"Yes, that is what we do. Among the three assistant coaches, we alternate the scouting responsibilities. Whoever has the upcoming opponent will watch six or seven game tapes of them. Coach Stansbury also watches plenty of tape on every team. Then, we will put together a highlight video that we do on a digital editing system and show it to the players the night before the game. We also put together a written scouting report that we give to them the night before the game."
It appears that Coach Stansbury gives his assistant coaches a lot of responsibilities as well as a lot of leeway in your job.
"He's really good at giving us a lot of responsibility and then trusting us when we do the work. He is very good to work for."
You mentioned working long hours. As an assistant coach, what kind of hours do you work during the season?
"In-season, it's seven days a week. Except for Sunday, you are in the office early and go home late. And when you go home, you have to get on the phone and make recruiting calls. There is not much free time, particularly during the season. It is very time consuming, but at this level, almost every staff is very, very committed as far as time is concerned. If you aren't, then you won't be at this level very long."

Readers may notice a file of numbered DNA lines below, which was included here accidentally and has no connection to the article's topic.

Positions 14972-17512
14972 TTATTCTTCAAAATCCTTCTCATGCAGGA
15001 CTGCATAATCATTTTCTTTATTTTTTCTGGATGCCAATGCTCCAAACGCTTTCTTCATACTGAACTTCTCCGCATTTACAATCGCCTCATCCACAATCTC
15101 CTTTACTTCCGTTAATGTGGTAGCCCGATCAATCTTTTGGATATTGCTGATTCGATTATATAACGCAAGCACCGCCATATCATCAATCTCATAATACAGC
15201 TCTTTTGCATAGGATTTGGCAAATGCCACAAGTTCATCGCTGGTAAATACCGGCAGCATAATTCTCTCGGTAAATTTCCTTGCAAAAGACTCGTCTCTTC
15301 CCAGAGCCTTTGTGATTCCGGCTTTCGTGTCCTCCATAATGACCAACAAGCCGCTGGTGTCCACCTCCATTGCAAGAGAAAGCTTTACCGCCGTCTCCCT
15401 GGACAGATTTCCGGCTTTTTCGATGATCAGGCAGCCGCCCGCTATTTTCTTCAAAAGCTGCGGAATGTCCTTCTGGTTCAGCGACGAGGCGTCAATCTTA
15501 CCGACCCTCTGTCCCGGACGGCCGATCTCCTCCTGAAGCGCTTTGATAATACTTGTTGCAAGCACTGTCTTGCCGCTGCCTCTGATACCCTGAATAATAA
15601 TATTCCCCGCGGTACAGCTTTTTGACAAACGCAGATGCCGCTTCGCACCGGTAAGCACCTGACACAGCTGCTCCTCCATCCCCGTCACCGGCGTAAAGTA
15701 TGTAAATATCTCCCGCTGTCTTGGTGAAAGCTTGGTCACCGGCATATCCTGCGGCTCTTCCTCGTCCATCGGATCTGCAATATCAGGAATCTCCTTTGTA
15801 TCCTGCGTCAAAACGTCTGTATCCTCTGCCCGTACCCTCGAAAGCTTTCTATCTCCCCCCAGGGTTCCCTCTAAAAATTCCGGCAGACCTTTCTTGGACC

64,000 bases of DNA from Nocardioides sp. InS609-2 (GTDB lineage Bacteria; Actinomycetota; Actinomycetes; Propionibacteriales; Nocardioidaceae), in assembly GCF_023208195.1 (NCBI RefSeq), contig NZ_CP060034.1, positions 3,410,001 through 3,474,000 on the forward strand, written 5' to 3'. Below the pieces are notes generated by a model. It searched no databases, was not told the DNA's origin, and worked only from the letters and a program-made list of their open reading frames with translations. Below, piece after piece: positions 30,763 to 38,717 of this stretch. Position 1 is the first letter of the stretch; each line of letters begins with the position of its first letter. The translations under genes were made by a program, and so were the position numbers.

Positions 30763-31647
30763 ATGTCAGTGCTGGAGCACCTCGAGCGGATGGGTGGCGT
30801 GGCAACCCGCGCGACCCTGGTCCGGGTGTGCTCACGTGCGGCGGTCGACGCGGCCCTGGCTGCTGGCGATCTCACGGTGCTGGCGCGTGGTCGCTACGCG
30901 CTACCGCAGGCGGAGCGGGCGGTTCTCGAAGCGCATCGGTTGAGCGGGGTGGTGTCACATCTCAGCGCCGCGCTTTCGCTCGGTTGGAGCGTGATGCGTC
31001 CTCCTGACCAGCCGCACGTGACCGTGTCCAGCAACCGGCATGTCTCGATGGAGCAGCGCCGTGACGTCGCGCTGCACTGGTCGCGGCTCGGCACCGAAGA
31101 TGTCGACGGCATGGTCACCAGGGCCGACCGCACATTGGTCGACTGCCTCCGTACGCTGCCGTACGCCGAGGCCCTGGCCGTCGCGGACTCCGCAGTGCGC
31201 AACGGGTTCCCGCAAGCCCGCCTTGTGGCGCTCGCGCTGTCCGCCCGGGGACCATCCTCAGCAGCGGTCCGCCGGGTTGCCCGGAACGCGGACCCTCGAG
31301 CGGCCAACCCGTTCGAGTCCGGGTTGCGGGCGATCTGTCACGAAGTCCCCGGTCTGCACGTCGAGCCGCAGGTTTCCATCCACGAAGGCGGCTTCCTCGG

What is it like for an assistant coach once the season is over? What does your job require you to do?
"When the season ends in March, we are still in a live recruiting period, so we still have about six weeks of recruiting left. April has probably become the busiest and, at times, the craziest month of the year, because we can contact juniors during that month. We can go to non-scholastic events on the weekend to evaluate, and during the week we do our face-to-face contacts with juniors. For the last four or five years, we have been able to contact juniors in April. We make our one call in March and actually make face-to-face contacts in April. If you are in a situation where you are still trying to sign guys who will be freshmen the following fall, it really becomes crazy. That means you are trying to sign guys for the current signing class and you are also trying to get face-to-face contacts with the juniors that you are recruiting. It's been a busy spring to say the least."
The spring recruiting period is now over. When do you go back on the road again?
"We go back out July 6th and the rest of July is an open recruiting period."
Since there are no high school games going on during the summer, what do you key on during that period?
"We have team camps and other camps that help us get guys on campus prior to the July recruiting period."
Is it difficult to get players on campus due to so many AAU events that seem to go on all the time?
"Yes, it is more difficult than you would think. You would think that during the summer you could get almost anybody you want to on campus, but they spend so much time away from home when they go to the AAU tournaments."